Tired of ‘Tourism Wars’

Visitors Center

What is increasing tourism, and what is simply causing friction?

Any entity that tries to serve the broad section of the business community has a tough task ahead of them. The interests and concerns of businesses vary so much from industry to industry, and store to store, that it’s nearly impossible to please them all…much less mixing in individual personalities, attitudes and biases.

Under that premise, we offer our empathy and understanding to groups like the Chamber of Commerce, the Luray Downtown Initiative, the county’s Economic Development and Tourism office, the Tourism Council, and even the town council and board of supervisors that oversee or help fund them. Among the various committees, programs, websites, workshops, “tool boxes” and other initiatives presented to improve the business environment, few will be universally supported or valued. However, in the end, regardless of the efforts of the public sector, private investment is the true engine driving sustainable economic development.

Over the years, there have been disagreements about how to promote the area and generate more tourist dollars. Some say the focus should be on downtown business branding, others want to focus on events drawing crowds; some say we should incorporate a countywide approach, and still others believe that cabin owners are the real cash cows that should be given carte blanche.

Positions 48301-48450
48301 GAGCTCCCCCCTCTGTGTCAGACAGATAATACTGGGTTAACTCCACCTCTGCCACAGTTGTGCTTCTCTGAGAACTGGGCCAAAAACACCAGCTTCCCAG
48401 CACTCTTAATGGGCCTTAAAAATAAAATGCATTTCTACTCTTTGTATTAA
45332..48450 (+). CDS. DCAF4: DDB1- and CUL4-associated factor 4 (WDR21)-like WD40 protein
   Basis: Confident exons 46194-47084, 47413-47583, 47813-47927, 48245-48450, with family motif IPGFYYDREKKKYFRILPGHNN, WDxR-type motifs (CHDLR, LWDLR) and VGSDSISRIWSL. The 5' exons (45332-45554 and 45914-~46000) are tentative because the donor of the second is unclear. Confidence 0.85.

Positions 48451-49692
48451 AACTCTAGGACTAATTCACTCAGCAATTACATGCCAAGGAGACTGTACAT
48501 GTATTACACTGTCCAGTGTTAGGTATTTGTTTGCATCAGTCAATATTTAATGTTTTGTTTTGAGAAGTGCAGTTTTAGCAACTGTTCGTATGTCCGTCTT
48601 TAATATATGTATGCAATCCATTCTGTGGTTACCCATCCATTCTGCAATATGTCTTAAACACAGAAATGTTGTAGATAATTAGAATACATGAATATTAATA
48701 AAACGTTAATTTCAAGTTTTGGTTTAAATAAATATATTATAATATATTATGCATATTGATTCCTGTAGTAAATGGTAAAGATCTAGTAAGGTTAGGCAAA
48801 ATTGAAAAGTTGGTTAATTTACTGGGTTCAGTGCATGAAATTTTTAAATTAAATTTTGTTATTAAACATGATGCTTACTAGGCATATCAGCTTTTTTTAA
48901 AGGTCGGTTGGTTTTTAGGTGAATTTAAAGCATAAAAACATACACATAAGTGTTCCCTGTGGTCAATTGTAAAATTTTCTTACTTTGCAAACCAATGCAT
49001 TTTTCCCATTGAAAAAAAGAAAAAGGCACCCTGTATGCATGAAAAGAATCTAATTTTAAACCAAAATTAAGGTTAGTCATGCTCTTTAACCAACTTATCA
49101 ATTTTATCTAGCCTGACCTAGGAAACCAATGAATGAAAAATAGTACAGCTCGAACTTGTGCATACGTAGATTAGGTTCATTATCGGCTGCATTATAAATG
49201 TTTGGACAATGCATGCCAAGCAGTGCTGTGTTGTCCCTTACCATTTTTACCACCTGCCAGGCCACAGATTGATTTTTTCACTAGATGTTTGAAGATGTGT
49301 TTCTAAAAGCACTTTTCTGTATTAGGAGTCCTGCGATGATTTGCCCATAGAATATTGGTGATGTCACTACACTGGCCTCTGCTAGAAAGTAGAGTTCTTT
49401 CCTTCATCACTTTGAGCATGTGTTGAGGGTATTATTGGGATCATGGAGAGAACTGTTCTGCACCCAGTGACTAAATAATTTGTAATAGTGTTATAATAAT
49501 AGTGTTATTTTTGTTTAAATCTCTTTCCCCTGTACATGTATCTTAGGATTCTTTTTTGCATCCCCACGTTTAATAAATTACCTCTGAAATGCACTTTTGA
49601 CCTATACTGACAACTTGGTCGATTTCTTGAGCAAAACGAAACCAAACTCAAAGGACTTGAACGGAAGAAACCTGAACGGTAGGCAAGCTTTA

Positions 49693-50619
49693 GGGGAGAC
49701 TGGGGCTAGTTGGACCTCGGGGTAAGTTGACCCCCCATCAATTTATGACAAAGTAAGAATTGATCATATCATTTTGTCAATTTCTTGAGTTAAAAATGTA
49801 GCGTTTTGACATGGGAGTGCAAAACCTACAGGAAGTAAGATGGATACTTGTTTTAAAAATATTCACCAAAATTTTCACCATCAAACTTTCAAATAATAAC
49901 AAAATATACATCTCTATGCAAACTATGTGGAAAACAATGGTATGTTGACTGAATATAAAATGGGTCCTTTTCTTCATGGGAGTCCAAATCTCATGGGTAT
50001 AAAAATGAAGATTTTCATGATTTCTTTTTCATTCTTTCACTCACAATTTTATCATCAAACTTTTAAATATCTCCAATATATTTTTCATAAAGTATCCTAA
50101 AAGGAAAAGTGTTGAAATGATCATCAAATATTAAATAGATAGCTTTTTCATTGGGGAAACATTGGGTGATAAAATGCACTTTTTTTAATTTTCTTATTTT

While we could pen a 10-part Time-Life series on the trials and tribulations of the local tourism industry over the past two decades — from discussions on placing restrooms along the South Fork of the Shenandoah River, to the potential widening of the “scenic” Route 340 to four lanes — we could equally create a Netflix docu-drama about the relationships between the county’s Economic Development and Tourism office and other tourism agencies across the county over the past three years. From the creation of a “new” Tourism Council filled with cabin owners, to a proposal to spend $5 million-plus in public funds to build a new brick-and-mortar visitor’s center, this office has made a lot of waves, but few allies.

While plans for the Page Valley Cultural Center and Business Hub appear to be dead — the board of supervisors has never received an update on the business plan they requested, and the steering committee that was formed has never met — the current chapter in the ongoing “Tourism Wars” has the county’s Economic Development and Tourism office still pursuing its overall goal of taking over operations of the Luray-Page County Visitor’s Center from the Chamber of Commerce.

It all started back in February when the Chamber approached the county about funds they had not used because they didn’t hire a fifth employee. Instead of rewarding the Chamber for its efficiency and savings, the county took the opportunity to reduce the Chamber’s funding — with the stated intention of shifting funding for the operation of the Visitor’s Center from the Chamber to the county’s Economic Development and Tourism office.

Tonight (June 3), the Page County Board of Supervisors will go into closed session to discuss this very matter. We ask that they consider the following issues:

• Why are we moving the Visitors Center? The Chamber holds a three-year lease on the train depot with the Town of Luray. When the county approached the Chamber about subleasing the space from them to run the Visitors Center, the executive council of the Chamber was agreeable — as long as the Chamber continued to operate the Center. So, it would appear that one reason we are considering moving the Visitor’s Center is simply because the Economic Development and Tourism office can’t work together with the Chamber.